The militant secularist control freaks who always think they know better than we do what's good for us have been busily trying to remove every OPPORTUNITY to develop these advanced, LIBERATING methods of thinking, believing and understanding.

    We must not let this happen.

    After The Golden Age of Pericles the world was again plunged into darkness and ruled by brute savagery for nearly FIVE-HUNDRED YEARS.

    We seem to be headed in that direction again. Devoting ourselves to study and appreciation of the BEST things discovered and developed in the past would be our only hope of avoiding this tragic regression to "Square One."

    Learning to love Saint Saens would help avert disaster -- if only just a little.

    Every good thing humanity has ever done was accomplished by a determined, dedicated pull against inertia.

    ~ FreeThinke

  7. FT, I appreciate your comments and insights. Perhaps it's only human that as humans we can each and all learn some little aspect of the world around us by listening to others and making a sincere attempt to understand what the other is really saying.

    Your post packs a lot of intelligent insight.

    One thing that I think is evident is that the great composers of the past created music. Slowly but surely we seem to have gone off the rails culturally and now seem to be accelerating where what is touted as music could hardly be classified even as noise to agitate the inner being of the person and not as the great composers intended earlier to nourish the soul.

  8. erratum- "liminal" for "limbic" above.

    *shakes head at own stupidity*

  9. And for me it's usually iambic.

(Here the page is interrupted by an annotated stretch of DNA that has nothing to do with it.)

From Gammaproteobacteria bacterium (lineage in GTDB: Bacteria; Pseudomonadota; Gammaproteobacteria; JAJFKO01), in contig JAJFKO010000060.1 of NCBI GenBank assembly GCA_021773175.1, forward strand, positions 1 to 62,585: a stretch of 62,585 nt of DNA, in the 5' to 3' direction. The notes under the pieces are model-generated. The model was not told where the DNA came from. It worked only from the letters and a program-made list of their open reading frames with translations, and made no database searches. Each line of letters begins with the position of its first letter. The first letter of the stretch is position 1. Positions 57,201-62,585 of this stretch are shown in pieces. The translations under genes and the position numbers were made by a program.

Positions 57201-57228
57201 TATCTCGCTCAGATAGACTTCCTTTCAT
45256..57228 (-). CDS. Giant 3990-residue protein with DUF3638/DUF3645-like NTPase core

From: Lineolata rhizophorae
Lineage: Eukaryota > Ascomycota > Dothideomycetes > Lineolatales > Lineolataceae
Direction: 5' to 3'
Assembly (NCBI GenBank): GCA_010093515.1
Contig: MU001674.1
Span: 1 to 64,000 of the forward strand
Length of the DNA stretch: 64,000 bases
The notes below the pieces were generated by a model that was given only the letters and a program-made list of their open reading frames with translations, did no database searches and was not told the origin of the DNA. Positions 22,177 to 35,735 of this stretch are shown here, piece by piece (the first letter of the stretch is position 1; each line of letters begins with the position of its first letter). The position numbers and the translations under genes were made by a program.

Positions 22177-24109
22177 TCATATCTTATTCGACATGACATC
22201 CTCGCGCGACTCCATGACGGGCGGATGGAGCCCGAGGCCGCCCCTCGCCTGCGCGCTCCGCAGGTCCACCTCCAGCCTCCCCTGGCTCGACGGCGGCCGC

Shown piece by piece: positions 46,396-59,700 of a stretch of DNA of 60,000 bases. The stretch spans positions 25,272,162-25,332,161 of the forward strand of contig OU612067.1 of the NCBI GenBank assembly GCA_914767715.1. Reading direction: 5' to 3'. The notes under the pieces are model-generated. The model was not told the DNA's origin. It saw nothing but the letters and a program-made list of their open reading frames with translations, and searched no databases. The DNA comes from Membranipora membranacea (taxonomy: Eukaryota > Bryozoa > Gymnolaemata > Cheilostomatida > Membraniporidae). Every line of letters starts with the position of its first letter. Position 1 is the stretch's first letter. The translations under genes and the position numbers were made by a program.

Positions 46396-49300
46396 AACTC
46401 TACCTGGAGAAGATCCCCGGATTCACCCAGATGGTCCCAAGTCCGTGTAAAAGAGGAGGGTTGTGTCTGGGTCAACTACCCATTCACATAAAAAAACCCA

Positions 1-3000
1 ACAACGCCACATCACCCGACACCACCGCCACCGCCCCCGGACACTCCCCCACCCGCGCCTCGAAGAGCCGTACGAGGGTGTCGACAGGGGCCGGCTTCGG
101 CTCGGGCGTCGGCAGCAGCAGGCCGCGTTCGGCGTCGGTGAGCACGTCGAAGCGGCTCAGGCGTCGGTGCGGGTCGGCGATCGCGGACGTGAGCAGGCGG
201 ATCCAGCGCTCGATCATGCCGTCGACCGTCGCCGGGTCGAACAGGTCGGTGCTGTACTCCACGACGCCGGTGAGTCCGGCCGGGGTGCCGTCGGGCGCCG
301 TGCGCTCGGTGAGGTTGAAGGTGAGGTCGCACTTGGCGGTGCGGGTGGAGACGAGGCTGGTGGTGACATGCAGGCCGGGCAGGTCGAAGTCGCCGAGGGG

Go figger!

  10. Music does convey and at the same time influence emotion.

    I'm curious why you chose to highlight the Prelude, as opposed to say Tollite Hostias or Tecum Principium.

    Beautiful though, nonetheless.

  11. Why did I choose to feature the Prelude?

    1. As an organist I've performed it many times in the past, and am particularly fond of it.

    2. It's gentle and searching, yet animated and affectionate -- qualities in short supply and desperately needed in these turbulent, raucous, vulgar, quasi-hysterical times.

    3. We are still in Advent. Christmas has not yet arrived, and this piece is especially appropriate for "setting the stage," as it were, for The Main Event.

    It is after all a PRELUDE. ;-)

    ~ FT

    PS: Wait till you hear what's in store for us tomorrow. The World Awaiting the Savior by Marcel Dupré is the absolute antithesis of this gentle piece by Saint-Saens. The mood established by Dupré, a twentieth-century French organist and composer, is also singularly appropriate for this stage of The Season -- especially in these troubled times. - FT

  12. I was looking at those pictures of Saint-Saens while enjoying the pretty music, and the thought occurred to me that when he got older he would have made a wonderful Santa Claus. What a nice twinkle he had in those old eyes! I think he must have been a happy man.

    Helen Highwater

  13. I hear what you mean too FT, about the idea of shepherds in the field the night Jesus was born. It's such sweet music, but there's something a little sad about it too, isn't there? Like I wonder as I wander only livelier.

    Helen Highwater

  14. FT,
    So, I got it right?

    Well, I did have an outstanding music appreciation course in college -- all those years ago.

    You are far and above me with regard to knowledge about music. I'm learning so much from your musical-interlude postings. Thank you!

  15. Thank you, AOW. What a beautiful compliment that is!

    Whatever I have learned it's only because I have always had a natural "feel" for good music.

    I can remember sensing very clearly -- as far back as being a mere toddler -- the great difference between the popular music my parents enjoyed playing on the "Victrola," when they were giving a party, and the classical music we heard on radio broadcasts of the New York Philharmonic and The Metropolitan Opera -- and the records they had of great opera and lieder singers, pianists, violinists and symphony orchestras.

    I honestly don't understand how anyone could be happy without a love for good music, but, apparently, it means very little to the average person, since only a tiny -- now sadly dwindling -- minority actively support the Arts.

    That's what happens in a culture that as been deliberately "ignoranticized" by agenda-driven fiends who want to establish dictatorial control and urn us into slaves.

    ~ FT